“It’s very frustrating for the Taiwanese, and it’s been kept at a level that doesn’t let Taiwan relax, doesn’t let Taiwan forget the threat,” Hilton said.

“(It) aims to remind Taiwan that there is no escape from Chinese pressure and that eventually China will take over. That’s the purpose.”

A leading Taiwanese figure pointed to a map showing the recent drone incursion.

But not everyone doubts the invisible hand of the Chinese military.

Paul Huang, a researcher at the Taiwan Public Opinion Foundation, a non-profit, non-government think tank, believes the drones are being operated by private civilians who want to provoke Taiwan “perhaps out of curiosity, maybe out of nationalism.”

“Flying near a Taiwanese military post and getting their attention…it’s not really how any army deploys or uses drones. Frankly, I don’t think there’s any good reason for the (People’s Liberation Army) to try something like this,” Huang said.

He and Hilton, however, agreed that Beijing could stop the drone invasion if it wanted to — but it didn’t, because it saw an advantage in letting the drones continue.

“Beijing (believes the invasion) is an attempt by their own people to provoke Taiwan, provoke Taiwan, and make fun of Taiwan’s incompetence. They see it as a propaganda victory,” Huang said.

chinadialogue’s Hilton said Beijing was “definitely playing a double game here”.

“Beijing, as we all know, controls its own domestic internet, it controls its domestic airspace. If this happens, it’s because the government wants it to happen.”

Taiwanese soldiers fire flares to warn drones flying near Taiwan's outlying islands.

Taiwan has faced the threat of invasion since the end of China’s civil war in 1949, when the Nationalists defeated by Chiang Kai-shek fled there to establish a new government and were driven from the mainland by Mao Zedong’s Communist Party.

More than 70 years later, the Communist Party still sees Taiwan as a divided province that must be “unified” with the mainland at all costs — and has made clear its readiness to use force if necessary to achieve that goal.

If China were to invade, the Kinmen Islands—most of which were controlled by Taiwan after the war—would be a tempting first target. They are just a few miles from the mainland Chinese city of Xiamen and hundreds of miles from Taiwan’s capital, Taipei, and are very vulnerable.

Anti-landing spikes off the coast of Taiwan's Kinmen Islands, off the coast of China.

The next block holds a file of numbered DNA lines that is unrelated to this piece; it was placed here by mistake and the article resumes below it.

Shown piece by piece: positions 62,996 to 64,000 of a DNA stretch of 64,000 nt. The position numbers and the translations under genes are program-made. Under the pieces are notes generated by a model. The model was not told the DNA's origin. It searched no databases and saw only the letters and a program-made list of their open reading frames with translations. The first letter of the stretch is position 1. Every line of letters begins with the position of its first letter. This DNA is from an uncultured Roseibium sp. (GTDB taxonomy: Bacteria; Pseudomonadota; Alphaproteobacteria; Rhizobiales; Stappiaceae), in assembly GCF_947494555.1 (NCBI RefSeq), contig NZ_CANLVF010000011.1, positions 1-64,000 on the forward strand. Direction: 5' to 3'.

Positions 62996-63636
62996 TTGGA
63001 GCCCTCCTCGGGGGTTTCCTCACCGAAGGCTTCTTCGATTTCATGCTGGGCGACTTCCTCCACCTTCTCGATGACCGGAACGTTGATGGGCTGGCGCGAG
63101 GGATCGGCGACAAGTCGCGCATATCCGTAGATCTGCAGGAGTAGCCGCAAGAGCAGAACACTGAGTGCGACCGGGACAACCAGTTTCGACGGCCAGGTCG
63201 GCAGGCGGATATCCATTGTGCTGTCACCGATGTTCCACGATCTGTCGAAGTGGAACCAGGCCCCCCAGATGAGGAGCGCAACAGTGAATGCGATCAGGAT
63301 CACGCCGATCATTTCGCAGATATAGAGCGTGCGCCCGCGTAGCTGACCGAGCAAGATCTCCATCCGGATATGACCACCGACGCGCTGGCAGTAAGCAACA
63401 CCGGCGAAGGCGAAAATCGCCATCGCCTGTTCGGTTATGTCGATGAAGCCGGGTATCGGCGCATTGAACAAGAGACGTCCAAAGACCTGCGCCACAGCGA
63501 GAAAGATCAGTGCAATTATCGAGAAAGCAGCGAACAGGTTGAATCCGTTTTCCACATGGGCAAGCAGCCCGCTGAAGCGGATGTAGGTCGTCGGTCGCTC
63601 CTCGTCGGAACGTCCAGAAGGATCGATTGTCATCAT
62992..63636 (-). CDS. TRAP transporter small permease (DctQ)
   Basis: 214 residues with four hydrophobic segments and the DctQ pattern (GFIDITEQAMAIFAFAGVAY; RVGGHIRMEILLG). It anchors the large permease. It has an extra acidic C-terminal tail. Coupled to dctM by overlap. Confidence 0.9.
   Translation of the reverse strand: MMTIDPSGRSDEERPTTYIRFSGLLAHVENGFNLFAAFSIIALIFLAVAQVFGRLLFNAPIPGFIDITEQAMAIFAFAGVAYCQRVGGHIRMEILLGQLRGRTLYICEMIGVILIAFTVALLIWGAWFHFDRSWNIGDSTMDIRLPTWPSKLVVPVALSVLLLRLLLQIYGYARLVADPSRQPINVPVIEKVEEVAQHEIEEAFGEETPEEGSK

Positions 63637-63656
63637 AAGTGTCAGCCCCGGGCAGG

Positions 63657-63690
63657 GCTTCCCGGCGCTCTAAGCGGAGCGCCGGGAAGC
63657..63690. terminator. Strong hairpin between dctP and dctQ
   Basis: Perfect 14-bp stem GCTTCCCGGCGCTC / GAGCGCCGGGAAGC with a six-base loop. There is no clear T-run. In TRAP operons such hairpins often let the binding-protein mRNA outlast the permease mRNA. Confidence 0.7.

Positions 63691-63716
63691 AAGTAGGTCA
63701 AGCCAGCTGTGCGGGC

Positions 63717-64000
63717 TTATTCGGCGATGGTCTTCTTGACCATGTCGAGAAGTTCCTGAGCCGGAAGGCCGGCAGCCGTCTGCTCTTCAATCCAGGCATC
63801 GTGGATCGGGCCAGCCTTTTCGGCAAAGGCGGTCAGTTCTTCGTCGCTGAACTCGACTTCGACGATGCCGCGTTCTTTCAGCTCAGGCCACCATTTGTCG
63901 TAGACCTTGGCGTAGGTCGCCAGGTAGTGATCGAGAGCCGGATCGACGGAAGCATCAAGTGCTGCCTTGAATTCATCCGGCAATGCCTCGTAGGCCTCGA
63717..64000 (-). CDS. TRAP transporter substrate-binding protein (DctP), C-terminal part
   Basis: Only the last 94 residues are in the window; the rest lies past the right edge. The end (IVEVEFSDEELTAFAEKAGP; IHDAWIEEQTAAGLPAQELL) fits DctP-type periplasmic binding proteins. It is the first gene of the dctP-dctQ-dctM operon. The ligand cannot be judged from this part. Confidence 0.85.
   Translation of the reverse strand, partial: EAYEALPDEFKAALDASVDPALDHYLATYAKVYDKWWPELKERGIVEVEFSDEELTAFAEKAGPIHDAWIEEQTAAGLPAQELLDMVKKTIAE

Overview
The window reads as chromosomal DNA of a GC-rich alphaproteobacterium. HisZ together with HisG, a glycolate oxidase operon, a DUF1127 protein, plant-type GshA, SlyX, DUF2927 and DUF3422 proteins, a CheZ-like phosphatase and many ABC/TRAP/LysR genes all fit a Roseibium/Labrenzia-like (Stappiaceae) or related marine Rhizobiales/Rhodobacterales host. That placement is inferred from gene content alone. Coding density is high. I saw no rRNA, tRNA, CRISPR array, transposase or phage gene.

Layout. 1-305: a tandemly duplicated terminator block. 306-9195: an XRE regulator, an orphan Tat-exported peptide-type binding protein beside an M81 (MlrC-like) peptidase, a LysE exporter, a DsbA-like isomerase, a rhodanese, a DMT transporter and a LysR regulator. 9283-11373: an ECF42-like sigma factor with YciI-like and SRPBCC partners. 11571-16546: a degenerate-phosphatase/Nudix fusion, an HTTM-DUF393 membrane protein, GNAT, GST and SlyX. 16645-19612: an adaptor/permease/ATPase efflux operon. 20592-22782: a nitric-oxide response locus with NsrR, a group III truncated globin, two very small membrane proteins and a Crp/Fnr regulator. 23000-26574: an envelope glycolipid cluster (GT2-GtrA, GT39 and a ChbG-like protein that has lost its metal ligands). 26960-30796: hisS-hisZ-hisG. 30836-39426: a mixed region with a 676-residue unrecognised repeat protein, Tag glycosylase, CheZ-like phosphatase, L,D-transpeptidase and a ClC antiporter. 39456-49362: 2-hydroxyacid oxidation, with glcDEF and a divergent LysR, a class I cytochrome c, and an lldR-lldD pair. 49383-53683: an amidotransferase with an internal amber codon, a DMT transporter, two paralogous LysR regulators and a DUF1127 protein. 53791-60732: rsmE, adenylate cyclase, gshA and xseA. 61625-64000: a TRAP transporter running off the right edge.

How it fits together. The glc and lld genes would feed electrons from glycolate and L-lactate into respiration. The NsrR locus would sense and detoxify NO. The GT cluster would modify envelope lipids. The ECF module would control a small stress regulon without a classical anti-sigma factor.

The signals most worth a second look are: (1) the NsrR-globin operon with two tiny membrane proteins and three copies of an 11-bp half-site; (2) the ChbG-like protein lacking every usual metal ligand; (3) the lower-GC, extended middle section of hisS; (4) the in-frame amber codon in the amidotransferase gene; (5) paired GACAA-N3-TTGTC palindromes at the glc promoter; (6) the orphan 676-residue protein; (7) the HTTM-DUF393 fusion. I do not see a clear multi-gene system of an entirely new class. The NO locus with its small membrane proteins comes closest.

It is for this reason that, over the past seven decades, the beaches of Golden Gate have been strewn with countless spikes designed to make any amphibious assault as costly to invading forces as possible.

For Taiwan, the problem is that the nature of the invading force is changing.

Kinmen’s proximity to the mainland puts it within reach of commercial drones, which are cheap and abundant in China and home to the world’s second-largest machine market, with no shortage of potential operators among its 1.4 billion people.

While the spikes may be useful in beach invasions, they don’t do much for drone operators towing Taiwanese troops from the safety of Xiamen Park.

Still, Huang said Beijing may regret failing to rein in the trolls, whoever they may be.

He said Taiwan could ask DJI, the Chinese manufacturer whose logo appears in some trolling videos, to list the Kinmen Islands as a no-go zone in its database — a move that would prevent operators from flying drones there.

If DJI refuses to comply, Taiwan could keep it out of the market — a further blow to a company already on a U.S. investment blacklist for alleged ties to the Chinese government. DJI, the world’s top drone maker, declined to comment to CNN for this article.

Beijing’s “propaganda victory” could have other unintended — and unwanted — consequences.

Shortly after a series of drone incursions, Taiwan’s Ministry of Defense announced that Taiwan would begin deploying new anti-drone systems at military bases next year. It also announced plans to increase its overall defense budget to a record $19.4 billion, up 13.9 percent from 2022.

“(China) hasn’t really seen the problem yet, and I think they should, because it could lead to an escalation they don’t want. If they want to control, they’d better control these civilian drone operators first,” Huang said.

Taiwan shows off an anti-drone weapon in this photo released by the Ministry of Defense.

Meanwhile, Taiwan seems to have realized that ignoring drones and their mysterious operators is not an option. In the days after it shot down its first drone, it released a series of photos to the media showing its shiny new anti-drone weapon. It seems to be sending out its own promotional message: The next time the drone calls, it’s ready.